Unplug Yourself

We’re plugged in 24 hours a day now. We’re all part of one big machine, whether we are conscious of that or not. And if we can’t unplug from that machine, eventually we’re going to become mindless.
~ Alan Lightman

The laptop on your desk, the netbook by your bedside, the smartphone that’s never very far from your reach … these are powerful and, dare I say, essential tools for the typical businessperson. It’s obvious they help us stay on top of important stuff. Without them, how could we get as much done as we do?

I mean, these tools do for the white-collar crowd what assembly lines did for factory productivity, right?

Mmmmmm … well, maybe not so much.

The truth is that being connected – all the time – means we make ourselves available. All. The. Time. These constant interruptions get in the way of getting stuff done.

There was a time when ‘interruption’ meant an unexpected phone call or visitor. Mail was delivered only once daily. Now office workers are continually barraged with email, instant messages, texts, [Smartphone] traffic, blog updates, news feeds, tweets, websites with enticing links and calendar reminders – and the phone still rings, people still drop by and paper mail is still delivered.
~ Lamont Wood

Whew! That’s a lot of interrupting going on all day long.

Do you have ANY idea how costly these interruptions are to your time and productivity? Well, let me tell you …




Elephantine, even.

So, assuming that technology isn’t going to go away anytime soon, and I think it’s safe to say we can look forward to even more cool gadgets coming our way – how on earth are we going to get some work done?

The answer is simple.

Unplug. From everything technological.


Yes, you heard me! Don’t you stop reading – you’re committed now.

Unplug for a short period of time. Just for one (that’s singular) eensy teensy little ol’ hour a day. Minimum.

No email.

No texts.

No internet.

No interruptions.

Imagine the possibilities!

You’ll actually get some great stuff done, and quite possibly avoid some ‘fires’ down the road.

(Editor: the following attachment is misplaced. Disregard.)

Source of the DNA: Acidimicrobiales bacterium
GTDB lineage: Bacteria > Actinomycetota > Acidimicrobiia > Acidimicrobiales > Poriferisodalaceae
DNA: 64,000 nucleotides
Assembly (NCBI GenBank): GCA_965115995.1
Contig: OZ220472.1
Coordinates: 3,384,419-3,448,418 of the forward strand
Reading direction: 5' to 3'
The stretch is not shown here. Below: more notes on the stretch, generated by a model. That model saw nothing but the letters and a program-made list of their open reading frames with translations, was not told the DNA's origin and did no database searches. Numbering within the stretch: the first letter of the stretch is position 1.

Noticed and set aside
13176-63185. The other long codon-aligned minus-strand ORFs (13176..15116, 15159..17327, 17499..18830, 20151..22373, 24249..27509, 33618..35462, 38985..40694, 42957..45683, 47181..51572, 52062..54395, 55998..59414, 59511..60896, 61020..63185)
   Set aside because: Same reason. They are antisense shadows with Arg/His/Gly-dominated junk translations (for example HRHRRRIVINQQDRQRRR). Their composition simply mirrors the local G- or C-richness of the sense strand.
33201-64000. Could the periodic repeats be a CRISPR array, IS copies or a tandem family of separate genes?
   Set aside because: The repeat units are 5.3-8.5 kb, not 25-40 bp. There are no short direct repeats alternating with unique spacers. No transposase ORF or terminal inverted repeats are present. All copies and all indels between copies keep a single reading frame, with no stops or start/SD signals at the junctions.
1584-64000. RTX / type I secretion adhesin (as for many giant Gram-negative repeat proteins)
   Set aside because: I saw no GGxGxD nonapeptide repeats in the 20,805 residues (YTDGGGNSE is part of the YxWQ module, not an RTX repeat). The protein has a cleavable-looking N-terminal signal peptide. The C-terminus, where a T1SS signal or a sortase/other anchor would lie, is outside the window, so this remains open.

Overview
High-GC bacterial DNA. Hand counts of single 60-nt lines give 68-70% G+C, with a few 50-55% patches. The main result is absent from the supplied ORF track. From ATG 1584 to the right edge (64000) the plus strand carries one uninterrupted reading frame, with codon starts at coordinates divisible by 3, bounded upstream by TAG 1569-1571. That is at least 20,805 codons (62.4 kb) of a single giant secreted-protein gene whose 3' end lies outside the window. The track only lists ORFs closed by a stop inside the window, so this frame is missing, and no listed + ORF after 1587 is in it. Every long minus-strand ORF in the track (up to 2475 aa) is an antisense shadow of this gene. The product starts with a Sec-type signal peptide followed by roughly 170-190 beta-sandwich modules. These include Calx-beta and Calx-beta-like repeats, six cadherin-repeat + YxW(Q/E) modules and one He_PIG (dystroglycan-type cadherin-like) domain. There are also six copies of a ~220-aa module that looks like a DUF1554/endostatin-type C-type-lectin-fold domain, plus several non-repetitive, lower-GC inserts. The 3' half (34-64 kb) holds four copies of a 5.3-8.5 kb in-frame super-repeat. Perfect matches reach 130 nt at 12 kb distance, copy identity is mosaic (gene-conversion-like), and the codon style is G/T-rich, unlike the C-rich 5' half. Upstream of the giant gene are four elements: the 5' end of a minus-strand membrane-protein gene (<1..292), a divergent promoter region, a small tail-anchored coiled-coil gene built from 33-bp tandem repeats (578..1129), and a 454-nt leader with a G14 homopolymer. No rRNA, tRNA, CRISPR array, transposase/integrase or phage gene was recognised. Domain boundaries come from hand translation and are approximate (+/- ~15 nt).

You know, the stuff that if you had spent a bit of time in advance taking care of it then it wouldn’t be breathing down your neck now, so you have to put off doing something in advance now that would avoid another fire down the road so that you can take care of putting out this current fire right now.

Just sayin’.

Plan for this unplugged time deliberately. Choose a time of day when you are at your most mentally alert. Schedule it in your calendar as an important appointment – and keep it.

Now, I know you’re smart enough to shut off all those dings, rings, and vibrations that so helpfully let you know that someone out there has just sent you something, right? It’s tempting to quickly check … you know … just in case it’s something really important.

DON’T DO IT! Turn off all those alerts.

Do what you can to ensure the interruptions are eliminated before you hunker down to work.

Honestly, it’s just for a short period of time. Nothing horrible will happen if you don’t respond immediately. I promise.

I know you’re a busy person and you have important stuff that is demanding your attention and you probably feel as if you don’t have the time to schedule an hour for yourself.

Do it anyway. Your future self will thank you.

So, am I saying that technology is bad?


Of course not.

Uhmmmmmm … not really.

It’s just that once in a while it’s great to unplug and get some important stuff done.

How much stuff do you think you could get done, unplugged?

Unplug. Get stuff done.

Now, get on with your day!

PS … if you need help making time to unplug, check out my coaching services. I’m just a quick email away.

About Georgina Forrest

Georgina Forrest is a Productivity Coach & Organizing Specialist at Smartworks! Enterprises Inc. in Red Deer, Alberta. Her credentials include Certified Professional Organizer (CPO®), Organizer Coach, and membership with Professional Organizers in Canada (POC) where she has attained Gold Leaf status – a designation acknowledging her as an experienced professional organizer. Her specialties are geared toward increasing productivity, streamlining administration and decreasing stress in the workplace. She will teach you how to manage your time, space and information so you can be more effective and efficient at work. Additionally she offers training programs, productivity coaching and time management-related presentations.